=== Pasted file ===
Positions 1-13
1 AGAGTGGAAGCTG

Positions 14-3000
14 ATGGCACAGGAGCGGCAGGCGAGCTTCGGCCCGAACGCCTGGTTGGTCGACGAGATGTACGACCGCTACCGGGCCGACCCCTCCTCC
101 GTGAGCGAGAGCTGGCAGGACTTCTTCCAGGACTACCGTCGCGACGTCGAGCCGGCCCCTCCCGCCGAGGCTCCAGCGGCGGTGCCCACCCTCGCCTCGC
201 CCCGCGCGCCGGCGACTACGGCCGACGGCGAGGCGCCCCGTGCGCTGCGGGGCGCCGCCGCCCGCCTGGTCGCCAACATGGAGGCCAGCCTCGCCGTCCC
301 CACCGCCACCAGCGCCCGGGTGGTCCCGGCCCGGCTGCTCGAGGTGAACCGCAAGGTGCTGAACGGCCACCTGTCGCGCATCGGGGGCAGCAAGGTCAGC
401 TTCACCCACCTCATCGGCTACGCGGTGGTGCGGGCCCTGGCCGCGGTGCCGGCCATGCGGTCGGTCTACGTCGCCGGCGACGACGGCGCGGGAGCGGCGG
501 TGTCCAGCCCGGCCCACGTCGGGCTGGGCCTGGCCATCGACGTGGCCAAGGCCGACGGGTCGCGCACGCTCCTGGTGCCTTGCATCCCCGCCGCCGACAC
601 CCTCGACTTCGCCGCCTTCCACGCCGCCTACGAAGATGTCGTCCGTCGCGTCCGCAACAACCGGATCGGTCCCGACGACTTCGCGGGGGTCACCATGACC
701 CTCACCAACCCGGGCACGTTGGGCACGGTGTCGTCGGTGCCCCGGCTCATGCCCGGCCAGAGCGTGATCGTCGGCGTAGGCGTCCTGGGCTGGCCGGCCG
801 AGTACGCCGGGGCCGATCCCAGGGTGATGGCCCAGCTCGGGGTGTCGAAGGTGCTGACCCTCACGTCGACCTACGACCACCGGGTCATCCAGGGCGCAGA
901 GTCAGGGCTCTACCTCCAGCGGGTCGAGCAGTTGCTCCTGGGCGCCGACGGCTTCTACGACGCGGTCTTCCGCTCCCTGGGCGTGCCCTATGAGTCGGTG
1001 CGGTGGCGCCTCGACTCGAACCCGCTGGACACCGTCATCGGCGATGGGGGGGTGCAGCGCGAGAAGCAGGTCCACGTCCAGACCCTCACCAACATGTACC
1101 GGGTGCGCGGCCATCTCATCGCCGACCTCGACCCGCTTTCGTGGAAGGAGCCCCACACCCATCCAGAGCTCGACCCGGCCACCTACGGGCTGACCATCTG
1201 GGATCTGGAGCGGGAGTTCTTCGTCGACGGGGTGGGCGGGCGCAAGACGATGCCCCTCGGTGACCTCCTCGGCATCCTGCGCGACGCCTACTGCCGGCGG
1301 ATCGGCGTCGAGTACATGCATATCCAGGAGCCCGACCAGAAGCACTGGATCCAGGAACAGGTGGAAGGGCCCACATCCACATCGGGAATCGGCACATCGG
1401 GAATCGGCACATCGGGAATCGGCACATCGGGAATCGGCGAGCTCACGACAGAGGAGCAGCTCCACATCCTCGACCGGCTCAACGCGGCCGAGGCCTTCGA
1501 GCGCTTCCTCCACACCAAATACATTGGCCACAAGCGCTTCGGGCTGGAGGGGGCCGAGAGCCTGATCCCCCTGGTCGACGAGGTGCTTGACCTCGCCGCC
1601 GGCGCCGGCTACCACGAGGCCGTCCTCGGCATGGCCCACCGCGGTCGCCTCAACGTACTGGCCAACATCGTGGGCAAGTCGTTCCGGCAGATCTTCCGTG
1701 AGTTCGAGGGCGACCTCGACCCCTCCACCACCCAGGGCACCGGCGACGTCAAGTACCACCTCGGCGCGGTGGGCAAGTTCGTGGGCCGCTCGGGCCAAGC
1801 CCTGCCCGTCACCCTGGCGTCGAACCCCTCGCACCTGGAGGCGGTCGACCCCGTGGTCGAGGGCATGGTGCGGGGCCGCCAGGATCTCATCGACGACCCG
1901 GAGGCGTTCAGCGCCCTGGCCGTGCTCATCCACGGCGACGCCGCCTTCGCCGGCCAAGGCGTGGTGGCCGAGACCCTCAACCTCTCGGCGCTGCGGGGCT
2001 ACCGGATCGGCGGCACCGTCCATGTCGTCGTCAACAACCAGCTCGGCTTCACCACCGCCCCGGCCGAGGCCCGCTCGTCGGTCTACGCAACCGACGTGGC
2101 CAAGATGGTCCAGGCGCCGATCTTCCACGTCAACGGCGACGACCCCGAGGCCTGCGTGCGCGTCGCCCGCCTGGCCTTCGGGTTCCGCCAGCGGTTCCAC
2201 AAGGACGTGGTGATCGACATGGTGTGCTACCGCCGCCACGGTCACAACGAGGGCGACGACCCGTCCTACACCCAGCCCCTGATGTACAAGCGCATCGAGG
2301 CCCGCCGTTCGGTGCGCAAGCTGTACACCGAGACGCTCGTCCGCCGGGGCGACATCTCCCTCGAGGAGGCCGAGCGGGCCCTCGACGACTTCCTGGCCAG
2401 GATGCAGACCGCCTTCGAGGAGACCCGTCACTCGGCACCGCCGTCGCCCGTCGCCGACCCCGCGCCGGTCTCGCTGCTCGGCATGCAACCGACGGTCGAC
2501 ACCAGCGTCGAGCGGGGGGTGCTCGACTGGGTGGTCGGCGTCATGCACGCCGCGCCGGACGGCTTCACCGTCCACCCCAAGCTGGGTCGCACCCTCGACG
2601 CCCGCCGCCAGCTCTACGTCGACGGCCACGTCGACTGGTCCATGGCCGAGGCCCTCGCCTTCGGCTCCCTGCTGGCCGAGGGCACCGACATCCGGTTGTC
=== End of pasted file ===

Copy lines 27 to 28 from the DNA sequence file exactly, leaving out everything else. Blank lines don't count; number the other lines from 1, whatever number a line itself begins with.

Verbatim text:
2301 CCCGCCGTTCGGTGCGCAAGCTGTACACCGAGACGCTCGTCCGCCGGGGCGACATCTCCCTCGAGGAGGCCGAGCGGGCCCTCGACGACTTCCTGGCCAG
2401 GATGCAGACCGCCTTCGAGGAGACCCGTCACTCGGCACCGCCGTCGCCCGTCGCCGACCCCGCGCCGGTCTCGCTGCTCGGCATGCAACCGACGGTCGAC